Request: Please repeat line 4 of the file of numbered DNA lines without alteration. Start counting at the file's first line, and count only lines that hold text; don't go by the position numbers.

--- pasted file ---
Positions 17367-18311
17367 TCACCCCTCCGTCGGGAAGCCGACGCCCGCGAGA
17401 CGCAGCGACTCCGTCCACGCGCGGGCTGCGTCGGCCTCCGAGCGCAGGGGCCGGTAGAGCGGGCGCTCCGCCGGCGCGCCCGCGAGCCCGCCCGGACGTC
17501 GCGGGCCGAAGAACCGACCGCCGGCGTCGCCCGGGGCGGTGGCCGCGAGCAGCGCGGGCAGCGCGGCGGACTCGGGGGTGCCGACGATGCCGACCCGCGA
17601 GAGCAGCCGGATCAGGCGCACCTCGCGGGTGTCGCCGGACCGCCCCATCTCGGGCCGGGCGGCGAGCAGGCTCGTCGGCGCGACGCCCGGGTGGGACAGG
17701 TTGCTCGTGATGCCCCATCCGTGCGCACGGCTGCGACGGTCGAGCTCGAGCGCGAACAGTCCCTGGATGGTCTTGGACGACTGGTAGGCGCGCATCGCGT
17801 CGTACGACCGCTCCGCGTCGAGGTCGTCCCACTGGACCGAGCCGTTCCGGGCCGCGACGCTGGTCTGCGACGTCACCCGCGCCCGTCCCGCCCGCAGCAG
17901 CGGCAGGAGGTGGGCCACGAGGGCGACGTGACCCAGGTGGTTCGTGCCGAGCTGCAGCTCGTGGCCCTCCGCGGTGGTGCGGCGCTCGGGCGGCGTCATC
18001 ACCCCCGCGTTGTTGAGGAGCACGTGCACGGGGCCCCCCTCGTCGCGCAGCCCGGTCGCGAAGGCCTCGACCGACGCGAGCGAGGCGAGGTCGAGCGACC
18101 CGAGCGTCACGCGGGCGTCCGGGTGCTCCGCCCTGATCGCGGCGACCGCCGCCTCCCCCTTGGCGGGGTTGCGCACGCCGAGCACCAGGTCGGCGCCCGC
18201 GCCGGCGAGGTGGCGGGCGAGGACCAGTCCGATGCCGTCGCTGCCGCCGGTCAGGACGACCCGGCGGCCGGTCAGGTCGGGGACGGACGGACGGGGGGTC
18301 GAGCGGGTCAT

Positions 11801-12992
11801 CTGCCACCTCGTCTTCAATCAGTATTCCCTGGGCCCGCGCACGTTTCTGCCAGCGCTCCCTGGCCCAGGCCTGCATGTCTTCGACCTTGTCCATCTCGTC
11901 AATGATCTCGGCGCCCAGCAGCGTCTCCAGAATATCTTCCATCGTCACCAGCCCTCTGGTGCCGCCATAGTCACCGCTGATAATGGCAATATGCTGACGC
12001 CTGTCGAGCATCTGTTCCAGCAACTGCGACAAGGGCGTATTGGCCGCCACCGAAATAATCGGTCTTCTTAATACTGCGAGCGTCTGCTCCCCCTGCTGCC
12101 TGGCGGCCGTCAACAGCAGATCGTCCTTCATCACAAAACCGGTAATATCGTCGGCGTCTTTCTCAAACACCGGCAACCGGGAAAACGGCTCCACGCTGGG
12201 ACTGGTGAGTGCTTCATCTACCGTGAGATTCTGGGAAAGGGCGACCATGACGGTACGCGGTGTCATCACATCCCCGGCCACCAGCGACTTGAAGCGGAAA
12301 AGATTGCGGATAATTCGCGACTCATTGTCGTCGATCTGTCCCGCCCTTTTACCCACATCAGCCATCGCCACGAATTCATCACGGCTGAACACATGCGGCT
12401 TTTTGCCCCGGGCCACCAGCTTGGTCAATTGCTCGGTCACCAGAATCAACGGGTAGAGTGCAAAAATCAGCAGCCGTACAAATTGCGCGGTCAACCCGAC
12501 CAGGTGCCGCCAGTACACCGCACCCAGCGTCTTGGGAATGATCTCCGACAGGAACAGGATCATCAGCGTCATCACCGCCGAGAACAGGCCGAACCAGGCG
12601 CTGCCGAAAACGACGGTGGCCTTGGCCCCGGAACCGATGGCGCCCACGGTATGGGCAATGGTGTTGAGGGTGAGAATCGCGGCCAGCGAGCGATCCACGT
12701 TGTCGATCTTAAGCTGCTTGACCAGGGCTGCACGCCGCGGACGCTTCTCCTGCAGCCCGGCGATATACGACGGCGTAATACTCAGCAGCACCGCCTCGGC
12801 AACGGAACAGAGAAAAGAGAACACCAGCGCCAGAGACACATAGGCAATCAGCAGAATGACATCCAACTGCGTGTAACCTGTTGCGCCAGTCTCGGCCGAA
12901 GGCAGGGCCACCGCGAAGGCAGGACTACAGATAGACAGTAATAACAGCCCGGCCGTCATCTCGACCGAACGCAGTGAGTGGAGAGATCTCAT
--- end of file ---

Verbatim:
17501 GCGGGCCGAAGAACCGACCGCCGGCGTCGCCCGGGGCGGTGGCCGCGAGCAGCGCGGGCAGCGCGGCGGACTCGGGGGTGCCGACGATGCCGACCCGCGA